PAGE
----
The Portland Press Herald

The commissioner of the Maine Department of Transportation has called off all plans to build a bypass around Wiscasset, where potential solutions for summer traffic congestion have been studied for more than 50 years.

The Department of Transportation last year settled on its most concrete plan for a corridor around the town’s historic village, but the project has been in limbo since an American bald eagle’s nest was found near the proposed route last summer.

Transportation Commissioner David Bernhardt said Monday that his decision to end the study had little to do with the discovery of the bird’s nest and everything to do with the estimated $100 million price tag on the project.

Although he vowed to continue to work with the town to improve traffic flow through the U.S. Route 1 bottleneck — home to destination lobster shack Red’s Eats — the collapse of the latest plan has some wondering whether Wiscasset’s traffic problems will ever be resolved.

“I feel personally very strongly that the bypass is the only effective way to preserve mobility and preserve the historic village,” said Donald Jones, chairman of the Wiscasset Transportation Committee. “We’ll have to see what happens … We’re all wondering.”

Mark Latti, spokesman for the transportation department, said the traffic problem in the village exists for six to eight weeks per year and causes delays of up to 17 minutes.

“Due to the excessive cost and limited benefits, the only sensible choice was to cancel the plans to build a bypass,” Bernhardt said.

Bernhardt, a 26-year veteran of the Department of Transportation, was chosen to become commissioner by Gov. Paul LePage in January. Before being confirmed by the Legislature, he told the Transportation Committee he would oppose any new bonding initiatives.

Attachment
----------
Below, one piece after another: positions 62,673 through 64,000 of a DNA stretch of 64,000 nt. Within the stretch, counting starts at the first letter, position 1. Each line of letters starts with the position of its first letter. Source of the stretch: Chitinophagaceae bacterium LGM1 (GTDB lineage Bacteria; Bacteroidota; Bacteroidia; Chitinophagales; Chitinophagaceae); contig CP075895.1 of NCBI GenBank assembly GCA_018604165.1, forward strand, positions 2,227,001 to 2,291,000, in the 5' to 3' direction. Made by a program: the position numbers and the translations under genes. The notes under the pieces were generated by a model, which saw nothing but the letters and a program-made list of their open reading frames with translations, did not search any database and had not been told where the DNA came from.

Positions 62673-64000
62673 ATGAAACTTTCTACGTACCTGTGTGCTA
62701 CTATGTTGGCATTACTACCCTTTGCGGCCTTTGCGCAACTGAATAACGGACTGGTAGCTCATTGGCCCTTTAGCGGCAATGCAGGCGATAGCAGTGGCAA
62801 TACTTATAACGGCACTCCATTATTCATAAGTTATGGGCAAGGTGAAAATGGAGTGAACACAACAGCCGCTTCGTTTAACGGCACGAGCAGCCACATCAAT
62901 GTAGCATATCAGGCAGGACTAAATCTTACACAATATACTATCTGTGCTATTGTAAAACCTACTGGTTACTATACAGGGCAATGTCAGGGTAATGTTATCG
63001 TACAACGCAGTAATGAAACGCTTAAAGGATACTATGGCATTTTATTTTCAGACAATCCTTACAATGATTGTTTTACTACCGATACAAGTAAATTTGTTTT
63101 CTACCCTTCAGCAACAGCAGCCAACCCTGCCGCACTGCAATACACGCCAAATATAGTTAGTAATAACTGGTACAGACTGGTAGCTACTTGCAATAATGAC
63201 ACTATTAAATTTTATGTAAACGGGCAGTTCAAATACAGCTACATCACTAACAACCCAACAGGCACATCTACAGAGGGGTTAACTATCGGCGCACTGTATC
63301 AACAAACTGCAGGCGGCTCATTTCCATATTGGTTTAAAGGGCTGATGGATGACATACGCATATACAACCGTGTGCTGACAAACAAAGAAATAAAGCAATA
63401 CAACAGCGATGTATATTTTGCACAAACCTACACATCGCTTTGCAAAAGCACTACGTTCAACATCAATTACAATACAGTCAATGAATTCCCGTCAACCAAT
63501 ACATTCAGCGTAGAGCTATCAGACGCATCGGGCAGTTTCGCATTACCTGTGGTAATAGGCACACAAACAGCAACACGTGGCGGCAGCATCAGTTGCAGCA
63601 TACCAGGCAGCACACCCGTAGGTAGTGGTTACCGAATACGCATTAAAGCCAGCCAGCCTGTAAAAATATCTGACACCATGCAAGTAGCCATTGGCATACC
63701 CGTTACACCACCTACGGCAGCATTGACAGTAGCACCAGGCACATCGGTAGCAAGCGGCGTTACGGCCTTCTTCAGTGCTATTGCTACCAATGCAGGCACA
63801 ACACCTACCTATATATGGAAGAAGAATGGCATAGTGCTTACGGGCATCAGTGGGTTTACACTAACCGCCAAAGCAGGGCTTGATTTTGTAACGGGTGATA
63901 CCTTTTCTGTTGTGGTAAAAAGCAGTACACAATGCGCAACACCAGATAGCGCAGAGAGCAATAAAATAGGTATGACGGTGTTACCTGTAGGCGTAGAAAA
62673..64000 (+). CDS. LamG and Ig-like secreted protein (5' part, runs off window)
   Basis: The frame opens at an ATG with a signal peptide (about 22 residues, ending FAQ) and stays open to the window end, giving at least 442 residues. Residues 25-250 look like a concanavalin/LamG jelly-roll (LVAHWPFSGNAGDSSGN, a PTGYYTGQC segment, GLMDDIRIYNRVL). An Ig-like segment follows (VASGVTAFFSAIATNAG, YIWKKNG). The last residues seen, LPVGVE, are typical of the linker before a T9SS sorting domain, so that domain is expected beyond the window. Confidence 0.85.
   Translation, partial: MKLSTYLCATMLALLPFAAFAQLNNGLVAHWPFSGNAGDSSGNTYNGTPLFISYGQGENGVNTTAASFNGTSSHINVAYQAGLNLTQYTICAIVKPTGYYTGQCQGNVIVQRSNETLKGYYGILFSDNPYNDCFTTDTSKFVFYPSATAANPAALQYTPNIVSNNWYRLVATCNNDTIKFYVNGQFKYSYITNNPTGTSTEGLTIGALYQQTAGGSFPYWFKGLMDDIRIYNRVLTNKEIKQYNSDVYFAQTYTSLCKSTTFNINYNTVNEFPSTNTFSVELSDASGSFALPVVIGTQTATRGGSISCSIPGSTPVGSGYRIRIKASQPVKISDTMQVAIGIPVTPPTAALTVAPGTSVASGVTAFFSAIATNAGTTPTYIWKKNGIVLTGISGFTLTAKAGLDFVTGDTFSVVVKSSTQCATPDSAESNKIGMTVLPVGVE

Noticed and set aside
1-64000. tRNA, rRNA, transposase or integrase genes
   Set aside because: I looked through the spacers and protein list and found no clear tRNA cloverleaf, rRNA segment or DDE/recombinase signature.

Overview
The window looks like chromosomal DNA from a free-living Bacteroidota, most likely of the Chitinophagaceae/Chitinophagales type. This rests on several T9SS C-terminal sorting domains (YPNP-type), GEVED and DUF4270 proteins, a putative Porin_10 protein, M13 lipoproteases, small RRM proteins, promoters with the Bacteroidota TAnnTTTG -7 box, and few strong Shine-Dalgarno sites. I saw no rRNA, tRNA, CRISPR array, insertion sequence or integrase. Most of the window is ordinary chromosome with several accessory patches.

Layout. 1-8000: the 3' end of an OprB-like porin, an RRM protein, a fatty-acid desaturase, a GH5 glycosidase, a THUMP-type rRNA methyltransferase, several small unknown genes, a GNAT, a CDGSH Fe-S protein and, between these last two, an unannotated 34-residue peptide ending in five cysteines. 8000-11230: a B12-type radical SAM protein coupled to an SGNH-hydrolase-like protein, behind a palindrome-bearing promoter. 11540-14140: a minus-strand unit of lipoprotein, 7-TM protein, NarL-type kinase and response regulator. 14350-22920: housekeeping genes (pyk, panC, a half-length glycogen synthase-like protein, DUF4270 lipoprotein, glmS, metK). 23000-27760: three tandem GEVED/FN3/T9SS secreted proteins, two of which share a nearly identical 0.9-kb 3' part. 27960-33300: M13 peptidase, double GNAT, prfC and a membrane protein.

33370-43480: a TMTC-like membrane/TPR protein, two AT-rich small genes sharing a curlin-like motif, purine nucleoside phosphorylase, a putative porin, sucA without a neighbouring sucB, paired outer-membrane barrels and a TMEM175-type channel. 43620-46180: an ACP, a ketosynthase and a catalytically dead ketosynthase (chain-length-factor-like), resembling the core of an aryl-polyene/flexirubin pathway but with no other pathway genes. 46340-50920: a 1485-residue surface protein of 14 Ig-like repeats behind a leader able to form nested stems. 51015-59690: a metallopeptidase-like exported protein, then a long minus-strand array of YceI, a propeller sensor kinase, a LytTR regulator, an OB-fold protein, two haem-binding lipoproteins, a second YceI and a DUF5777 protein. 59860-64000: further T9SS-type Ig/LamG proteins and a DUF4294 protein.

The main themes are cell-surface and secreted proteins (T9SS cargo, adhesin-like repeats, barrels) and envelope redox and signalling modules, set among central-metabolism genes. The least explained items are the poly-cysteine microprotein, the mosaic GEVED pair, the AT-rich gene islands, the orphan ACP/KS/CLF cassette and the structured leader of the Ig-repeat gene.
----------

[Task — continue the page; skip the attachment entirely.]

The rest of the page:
This is the second transportation planning effort in the midcoast region to be thwarted by the new administration. In March, Bernhardt announced that the state had suspended funding for the Gateway 1 project, which had already spent $2.4 million on its long-term strategic plan for 110 miles of U.S. Route 1, from Brunswick to Prospect.

Bernhardt said Monday the state has spent $2.5 million during the past 10 years on studies of the Wiscasset bypass project. Recently, transportation officials had been considering alternate routes for the bypass that wouldn’t come within the required 660-foot buffer between the eagle’s nest and new development.

“The more you look at something, you’ll continue to spend more,” Bernhardt said.

Another reason to end the study, he said, was to give closure to the dozens of homeowners who would have been displaced by the project and were waiting for a final word before trying to sell or build on their property.

“At some point you have to say, ‘Enough is enough,’ ” Bernhardt said. “These residents … can now get on with their life.”

That’s the good news, said Laurie Smith, Wiscasset’s town manager.

“The bad news is this doesn’t solve the issue,” she said.